I suspect that Mr. Adams thoroughly educated his neighbors on the financial case for on-site renewable energy and the environmental benefits of preventing climate change. However, I wonder if he mentioned the more immediate impacts of pollution from OPPD’s coal- and natural gas-based electricity generation, and the immediate health benefits to everyone in the Omaha region from reducing the emissions from nearby power plants. These emissions are directly tied to respiratory irritation across the population but especially in the very young and very old, linked to asthma and bronchitis, send mercury into the atmosphere and environment, and emit gases that lead to acid rain.

Selection Bias In Action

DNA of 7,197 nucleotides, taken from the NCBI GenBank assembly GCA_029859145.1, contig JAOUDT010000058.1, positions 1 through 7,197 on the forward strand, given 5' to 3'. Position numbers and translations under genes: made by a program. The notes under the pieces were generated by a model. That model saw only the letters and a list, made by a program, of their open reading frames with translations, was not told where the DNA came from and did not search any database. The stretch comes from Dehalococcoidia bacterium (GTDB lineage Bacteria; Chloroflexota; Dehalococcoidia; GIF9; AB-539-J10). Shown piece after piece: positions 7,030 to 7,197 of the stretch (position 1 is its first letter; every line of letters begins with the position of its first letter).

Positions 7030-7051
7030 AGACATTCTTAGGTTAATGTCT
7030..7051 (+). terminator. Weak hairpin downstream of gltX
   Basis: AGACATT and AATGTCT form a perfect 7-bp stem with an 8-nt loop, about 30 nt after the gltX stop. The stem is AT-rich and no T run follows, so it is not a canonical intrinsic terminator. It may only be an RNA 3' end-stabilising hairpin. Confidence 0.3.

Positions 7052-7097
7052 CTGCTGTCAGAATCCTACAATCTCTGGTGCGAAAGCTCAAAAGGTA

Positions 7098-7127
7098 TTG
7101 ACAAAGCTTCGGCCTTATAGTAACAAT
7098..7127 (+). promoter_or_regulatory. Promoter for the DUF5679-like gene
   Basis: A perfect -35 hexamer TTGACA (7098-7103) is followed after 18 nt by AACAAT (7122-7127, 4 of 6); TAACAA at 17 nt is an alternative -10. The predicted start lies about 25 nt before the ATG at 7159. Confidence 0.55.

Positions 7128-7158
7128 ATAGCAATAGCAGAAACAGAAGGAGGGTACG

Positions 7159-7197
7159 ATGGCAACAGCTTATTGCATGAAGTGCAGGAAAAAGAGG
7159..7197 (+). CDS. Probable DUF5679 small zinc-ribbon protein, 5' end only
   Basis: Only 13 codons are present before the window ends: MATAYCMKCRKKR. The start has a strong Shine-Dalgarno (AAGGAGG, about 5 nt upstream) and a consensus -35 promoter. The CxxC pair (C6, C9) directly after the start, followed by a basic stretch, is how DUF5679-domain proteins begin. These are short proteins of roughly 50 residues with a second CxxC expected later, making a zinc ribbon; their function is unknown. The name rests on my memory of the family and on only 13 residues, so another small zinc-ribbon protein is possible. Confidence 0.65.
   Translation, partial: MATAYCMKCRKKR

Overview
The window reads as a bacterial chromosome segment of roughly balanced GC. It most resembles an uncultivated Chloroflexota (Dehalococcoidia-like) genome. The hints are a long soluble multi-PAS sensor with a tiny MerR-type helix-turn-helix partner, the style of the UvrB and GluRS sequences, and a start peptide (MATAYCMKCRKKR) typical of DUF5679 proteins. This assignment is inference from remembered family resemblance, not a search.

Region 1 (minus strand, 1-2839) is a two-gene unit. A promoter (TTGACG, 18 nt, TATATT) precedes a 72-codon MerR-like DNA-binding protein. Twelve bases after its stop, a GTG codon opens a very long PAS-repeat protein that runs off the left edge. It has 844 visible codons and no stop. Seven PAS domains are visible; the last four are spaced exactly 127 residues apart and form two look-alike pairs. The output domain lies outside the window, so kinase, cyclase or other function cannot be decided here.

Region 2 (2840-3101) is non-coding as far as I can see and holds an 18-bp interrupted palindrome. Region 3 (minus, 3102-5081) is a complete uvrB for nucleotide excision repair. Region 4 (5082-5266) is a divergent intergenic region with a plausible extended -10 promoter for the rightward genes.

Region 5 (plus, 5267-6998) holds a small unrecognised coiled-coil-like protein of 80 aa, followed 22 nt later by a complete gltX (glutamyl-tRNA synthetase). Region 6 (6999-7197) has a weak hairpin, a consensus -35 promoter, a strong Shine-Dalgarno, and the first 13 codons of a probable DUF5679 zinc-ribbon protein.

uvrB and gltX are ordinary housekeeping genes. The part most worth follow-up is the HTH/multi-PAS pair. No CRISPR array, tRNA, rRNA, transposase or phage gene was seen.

Regardless of the SSH HOA’s right to exercise its authority pertaining to the “look, feel and style” of the neighborhood, I think that Mr. Adams was right not to back down right away. The HOA may not have fully considered the practical value—as opposed to any aesthetic value—of the panels, because it appears the board members were likely making decisions using selective bias. Selective bias is a human tendency to perceive information that reinforces preexisting beliefs while ignoring information that challenges existing beliefs. In such cases, convincing others to act on information alone is quite difficult. Instead, those individuals need to come to the conclusion on their own either through their own experience or over time. It seems the SSH HOA already has a bias against renewable energy regardless of its practical value, and did not truly consider or weigh that value against any preexisting biases.